“How exciting so many Coloradans came! It’s not like we’re that close to Washington folks.”
Despite Boulder resident Lea Kottmeyer long day amidst the crowd, she was eager to bepart of the movement.
“It was very crowded and very difficult for a long time, for like three hours, we just stood and we could barely hear the speakers on stage, but the crowd erupting was so empowering and so embolding that we were able to maintain standing that long. We were really tired. I think 5 hours later, closer to 3 that we started the march, we were really overcome with how big the crowd was. Being at the crowd level we really couldn’t see how big it actually was, but once we actually got moving, my daughter and I were just overcome with such excitement and joy to see how large the crowd was and that just kept us moving even though we were very tired and very fatigued.”
Andrea Stith from Denver appreciated the inclusive nature of the march and saw themovement as part of something larger.
“I felt that this march came together around so many different issues, whether it was like socialjustice, criminal justice with like Black Lives Matter, women’s rights, reproductive rights, youknow, it wasn’t just a women’s march. It covered so many broad issues that it was incredible.”
Women from Colorado marched for several reasons. Many were upset and motivated bythe election results, looking for ways to become politically active and engaged. LoriO’Donely of CO springs was shaken in November, but became driven to march in DC.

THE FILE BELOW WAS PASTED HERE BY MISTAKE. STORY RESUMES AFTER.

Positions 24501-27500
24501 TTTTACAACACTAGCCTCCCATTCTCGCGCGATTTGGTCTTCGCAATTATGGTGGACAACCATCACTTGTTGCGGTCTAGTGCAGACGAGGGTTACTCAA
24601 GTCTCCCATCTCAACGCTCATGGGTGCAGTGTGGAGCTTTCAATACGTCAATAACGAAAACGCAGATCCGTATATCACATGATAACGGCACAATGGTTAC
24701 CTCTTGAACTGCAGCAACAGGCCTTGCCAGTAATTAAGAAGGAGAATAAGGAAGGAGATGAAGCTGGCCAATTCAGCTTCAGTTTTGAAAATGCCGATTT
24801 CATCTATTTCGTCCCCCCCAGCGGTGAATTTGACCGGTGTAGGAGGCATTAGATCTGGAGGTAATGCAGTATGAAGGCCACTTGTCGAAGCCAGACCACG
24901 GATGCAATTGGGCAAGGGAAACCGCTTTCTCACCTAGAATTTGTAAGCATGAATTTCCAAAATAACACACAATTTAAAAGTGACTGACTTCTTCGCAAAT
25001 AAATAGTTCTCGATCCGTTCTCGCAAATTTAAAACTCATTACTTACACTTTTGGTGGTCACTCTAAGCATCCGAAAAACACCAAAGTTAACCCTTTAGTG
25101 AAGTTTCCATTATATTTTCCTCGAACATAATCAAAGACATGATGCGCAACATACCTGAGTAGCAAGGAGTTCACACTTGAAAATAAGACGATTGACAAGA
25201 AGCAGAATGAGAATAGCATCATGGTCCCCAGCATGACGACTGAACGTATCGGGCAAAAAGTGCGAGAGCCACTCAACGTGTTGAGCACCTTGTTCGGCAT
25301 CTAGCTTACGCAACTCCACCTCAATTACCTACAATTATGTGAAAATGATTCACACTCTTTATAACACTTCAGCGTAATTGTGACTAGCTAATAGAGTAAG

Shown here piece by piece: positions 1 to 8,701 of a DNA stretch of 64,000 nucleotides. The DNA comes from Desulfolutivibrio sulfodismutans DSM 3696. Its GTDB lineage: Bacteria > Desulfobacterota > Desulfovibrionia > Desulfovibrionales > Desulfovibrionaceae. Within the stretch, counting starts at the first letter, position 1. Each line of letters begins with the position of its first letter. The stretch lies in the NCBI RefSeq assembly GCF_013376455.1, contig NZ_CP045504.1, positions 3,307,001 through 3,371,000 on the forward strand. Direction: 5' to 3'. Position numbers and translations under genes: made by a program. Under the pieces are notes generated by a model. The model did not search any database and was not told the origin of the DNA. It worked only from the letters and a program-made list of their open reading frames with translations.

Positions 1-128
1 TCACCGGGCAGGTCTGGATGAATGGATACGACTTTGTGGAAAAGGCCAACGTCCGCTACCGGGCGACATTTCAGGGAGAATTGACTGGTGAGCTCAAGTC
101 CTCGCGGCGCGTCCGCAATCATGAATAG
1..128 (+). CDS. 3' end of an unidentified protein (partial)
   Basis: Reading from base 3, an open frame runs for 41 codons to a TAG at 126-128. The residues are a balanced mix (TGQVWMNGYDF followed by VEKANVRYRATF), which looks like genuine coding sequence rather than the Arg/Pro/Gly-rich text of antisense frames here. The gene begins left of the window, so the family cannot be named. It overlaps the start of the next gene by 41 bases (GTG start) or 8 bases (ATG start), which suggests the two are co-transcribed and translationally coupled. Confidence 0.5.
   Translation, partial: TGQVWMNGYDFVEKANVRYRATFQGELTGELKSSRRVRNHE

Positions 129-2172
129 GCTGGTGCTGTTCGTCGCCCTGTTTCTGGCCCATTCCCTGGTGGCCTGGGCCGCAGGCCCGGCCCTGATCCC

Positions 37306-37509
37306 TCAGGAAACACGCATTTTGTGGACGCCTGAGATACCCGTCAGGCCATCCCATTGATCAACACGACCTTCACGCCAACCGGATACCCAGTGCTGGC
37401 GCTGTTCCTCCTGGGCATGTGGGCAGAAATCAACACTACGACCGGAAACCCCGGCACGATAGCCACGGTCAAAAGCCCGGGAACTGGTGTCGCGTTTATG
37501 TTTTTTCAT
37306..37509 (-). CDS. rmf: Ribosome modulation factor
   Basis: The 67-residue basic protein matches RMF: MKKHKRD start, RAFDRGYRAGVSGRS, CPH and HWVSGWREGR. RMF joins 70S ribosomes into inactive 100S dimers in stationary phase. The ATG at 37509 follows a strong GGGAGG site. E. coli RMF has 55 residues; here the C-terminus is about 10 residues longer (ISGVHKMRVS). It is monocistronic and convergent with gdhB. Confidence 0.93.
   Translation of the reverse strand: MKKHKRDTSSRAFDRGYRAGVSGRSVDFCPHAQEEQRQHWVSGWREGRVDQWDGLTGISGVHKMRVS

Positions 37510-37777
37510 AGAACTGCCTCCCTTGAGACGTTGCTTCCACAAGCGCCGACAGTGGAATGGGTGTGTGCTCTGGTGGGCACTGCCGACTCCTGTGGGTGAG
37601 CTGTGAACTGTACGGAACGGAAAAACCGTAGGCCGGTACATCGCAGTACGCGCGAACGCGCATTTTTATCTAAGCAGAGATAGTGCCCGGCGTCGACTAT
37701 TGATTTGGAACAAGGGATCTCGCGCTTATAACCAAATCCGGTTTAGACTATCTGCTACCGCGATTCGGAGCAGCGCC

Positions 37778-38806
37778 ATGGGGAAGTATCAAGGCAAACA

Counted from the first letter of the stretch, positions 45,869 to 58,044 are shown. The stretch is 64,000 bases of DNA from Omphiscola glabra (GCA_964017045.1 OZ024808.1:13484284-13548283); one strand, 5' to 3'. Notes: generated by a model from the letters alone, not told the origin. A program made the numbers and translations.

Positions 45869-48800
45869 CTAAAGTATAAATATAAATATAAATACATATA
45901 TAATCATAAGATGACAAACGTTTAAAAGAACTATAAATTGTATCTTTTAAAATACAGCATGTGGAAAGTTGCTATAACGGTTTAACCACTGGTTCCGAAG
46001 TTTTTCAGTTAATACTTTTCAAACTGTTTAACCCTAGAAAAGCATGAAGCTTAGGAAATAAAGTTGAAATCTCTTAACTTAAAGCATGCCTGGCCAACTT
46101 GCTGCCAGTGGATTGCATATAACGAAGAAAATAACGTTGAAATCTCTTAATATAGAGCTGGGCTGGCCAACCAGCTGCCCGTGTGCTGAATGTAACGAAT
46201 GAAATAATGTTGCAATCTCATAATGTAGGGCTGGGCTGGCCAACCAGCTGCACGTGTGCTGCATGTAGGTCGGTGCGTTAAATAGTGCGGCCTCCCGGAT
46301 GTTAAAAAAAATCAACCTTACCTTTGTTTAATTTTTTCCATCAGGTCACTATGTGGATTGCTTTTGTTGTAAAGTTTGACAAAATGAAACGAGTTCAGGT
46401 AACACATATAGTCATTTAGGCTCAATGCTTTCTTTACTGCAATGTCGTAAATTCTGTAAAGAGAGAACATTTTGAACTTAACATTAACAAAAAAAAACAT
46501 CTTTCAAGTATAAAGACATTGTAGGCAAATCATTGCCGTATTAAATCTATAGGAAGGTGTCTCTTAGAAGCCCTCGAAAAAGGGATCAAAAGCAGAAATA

“The next morning when I woke up before I took a shower, I went to the bathroom to checkFacebook to see who won, and just sobbed and sobbed uncontrollably when I saw he won. Itwas just a visceral reaction, as soon as I saw the women’s march I knew I had to be here. And Iknew I had to be here for my 12 year old son and my 4 year old daughter. It changed everythingfor me.”
Katica Roy of Denver started a nonprofit, the Brave Coalition, focused on childhoodinclusion and safety. The impetus for the coalition came after her children’s school wasvandalized with hate graffiti in November. The school is specifically designed to helprefugee and immigrant children and families, known as a newcomer school. Roy wasdriven to march for her family.
“In the morning I was a little teary, so for me, you know I’m really here probably for three mainreasons: One for my children, I have a boy and a girl, so they can grow up in a world thatdoesn’t discriminate against based on their circumstance, pedigree or gender. In honor of myfather, who risked his life and the lives of my three eldest sisters to come here to the UnitedStates over 60 years ago, and in honor of my mom who immigrated here when she was 21 insearch for equality. So I was a little bit teary, and then when I was actually walking up to thenational monument and then up to the march I just felt empowered, in the sense of if we allcome together, and we all work together, nothing can stop us.”
For updates on the Colorado delegation initiatives, visit the website atcowomensmarch.org in the coming weeks. For KGNU News I’m Kaley LaQuea.